How do these performance attributes translate into tangible business benefits? While the document is tailored to IBM i clients, much of the introductory material in the performance section is OS-agnostic. While response time and throughput are generally related—increasing throughput normally leads to a decrease in response time—a system can throw a lot of resource at some amount of processing, causing a decrease in response time at the expense of throughput to other processing. The IBM Power Systems platform is built with a balanced system design to maintain good throughput and responsiveness—that is, good performance. With this understanding of performance as being driven by a mix of variables, we can start to make comparisons.
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The Generic Workload can be a very versatile workload. It provides a controlled manner in which the user is allowed to enter specific resource requirements for characterizing a workload. These parameters include such things as rPerf and CPW processing requirements of a workload, the amount of memory, the number of disk arms, the amount of disk storage needed by the workload.
Back to top. The processor section refers to the resource requirements for the central processor. This requirement is specified differently depending on the operating system of the partition. This is the amount of memory in MB that is needed for this work to perform acceptably. The generic workload allows you to enter a base disk configuration and have it converted to a disk configuration with different characteristics, if you select "Yes".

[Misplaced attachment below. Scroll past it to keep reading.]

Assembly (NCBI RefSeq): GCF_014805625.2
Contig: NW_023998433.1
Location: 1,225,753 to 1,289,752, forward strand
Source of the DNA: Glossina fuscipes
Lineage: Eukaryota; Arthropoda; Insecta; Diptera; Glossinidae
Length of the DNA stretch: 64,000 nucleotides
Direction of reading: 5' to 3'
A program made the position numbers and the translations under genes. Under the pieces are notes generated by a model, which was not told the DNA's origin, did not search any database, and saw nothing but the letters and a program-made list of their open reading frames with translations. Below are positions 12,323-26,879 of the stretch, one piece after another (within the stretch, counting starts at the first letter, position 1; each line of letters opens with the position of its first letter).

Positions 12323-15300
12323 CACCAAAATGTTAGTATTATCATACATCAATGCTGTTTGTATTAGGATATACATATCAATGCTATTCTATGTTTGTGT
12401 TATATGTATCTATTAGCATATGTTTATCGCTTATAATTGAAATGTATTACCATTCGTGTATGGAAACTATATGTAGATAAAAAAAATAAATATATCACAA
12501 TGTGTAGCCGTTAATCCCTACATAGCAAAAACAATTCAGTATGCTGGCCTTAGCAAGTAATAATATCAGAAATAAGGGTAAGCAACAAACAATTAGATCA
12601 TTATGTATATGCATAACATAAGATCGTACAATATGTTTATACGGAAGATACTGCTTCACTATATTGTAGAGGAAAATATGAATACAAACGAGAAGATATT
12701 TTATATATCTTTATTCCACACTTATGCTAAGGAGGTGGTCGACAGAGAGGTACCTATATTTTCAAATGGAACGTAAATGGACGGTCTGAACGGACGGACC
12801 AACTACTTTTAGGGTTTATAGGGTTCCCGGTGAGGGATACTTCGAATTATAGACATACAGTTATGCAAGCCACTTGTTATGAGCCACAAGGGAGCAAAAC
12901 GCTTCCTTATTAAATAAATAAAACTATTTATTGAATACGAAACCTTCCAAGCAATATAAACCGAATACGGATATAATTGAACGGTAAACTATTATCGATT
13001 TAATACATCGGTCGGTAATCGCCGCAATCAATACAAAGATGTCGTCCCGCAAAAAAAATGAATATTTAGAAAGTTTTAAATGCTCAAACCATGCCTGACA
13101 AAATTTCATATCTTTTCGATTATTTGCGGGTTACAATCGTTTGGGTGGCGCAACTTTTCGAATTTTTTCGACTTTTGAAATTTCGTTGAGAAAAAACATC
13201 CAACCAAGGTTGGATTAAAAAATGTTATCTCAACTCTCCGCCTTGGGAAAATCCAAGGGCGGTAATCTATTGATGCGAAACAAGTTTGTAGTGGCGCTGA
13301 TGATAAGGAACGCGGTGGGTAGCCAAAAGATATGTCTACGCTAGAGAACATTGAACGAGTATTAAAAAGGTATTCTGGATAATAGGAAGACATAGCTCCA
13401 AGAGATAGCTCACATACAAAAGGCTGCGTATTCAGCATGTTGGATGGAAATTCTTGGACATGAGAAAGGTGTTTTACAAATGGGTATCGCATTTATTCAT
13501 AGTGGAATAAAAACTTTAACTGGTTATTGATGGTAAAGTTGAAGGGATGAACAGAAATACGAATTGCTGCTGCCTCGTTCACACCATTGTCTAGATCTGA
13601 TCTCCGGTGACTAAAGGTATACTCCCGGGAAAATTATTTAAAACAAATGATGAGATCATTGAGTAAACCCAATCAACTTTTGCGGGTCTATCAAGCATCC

In this case, configuration refers to attachment type i. If you enter known disk requirements with a known disk configuration, Workload Estimator can convert these to configuration characteristics that you would like to size. When choosing to convert the given Disk Configuration to match the disk options specified in User Options, the configuration entered will be modified before being considered in the solution selection process. The default value and the general recommendation for this is "Yes".
However, if the configuration being specified is intended to be added to the Selected System without any conversion, select "No". Be careful when doing this for a number of reasons. That particular level of hardware might be outdated which might limit future purchases. The Disk Configuration section describes the known characteristics of your disks for your workload that you are sizing, such as the type of disk drives, the style of storage protection used, the number the drives, the disk busy percentage, the amount of storage used, and the number and size of the disk operations.
As you describe your workloads, it may be appropriate to separate your disks into groups e. Up to eight separate disk groupings can be used. Information concerning the use of the screen control that is used to enter this information can be found in the Disk Group Applet tutorial. The Estimator validates the amount of drives that you specify against the maximum number of disk drives for the processor model that you specified.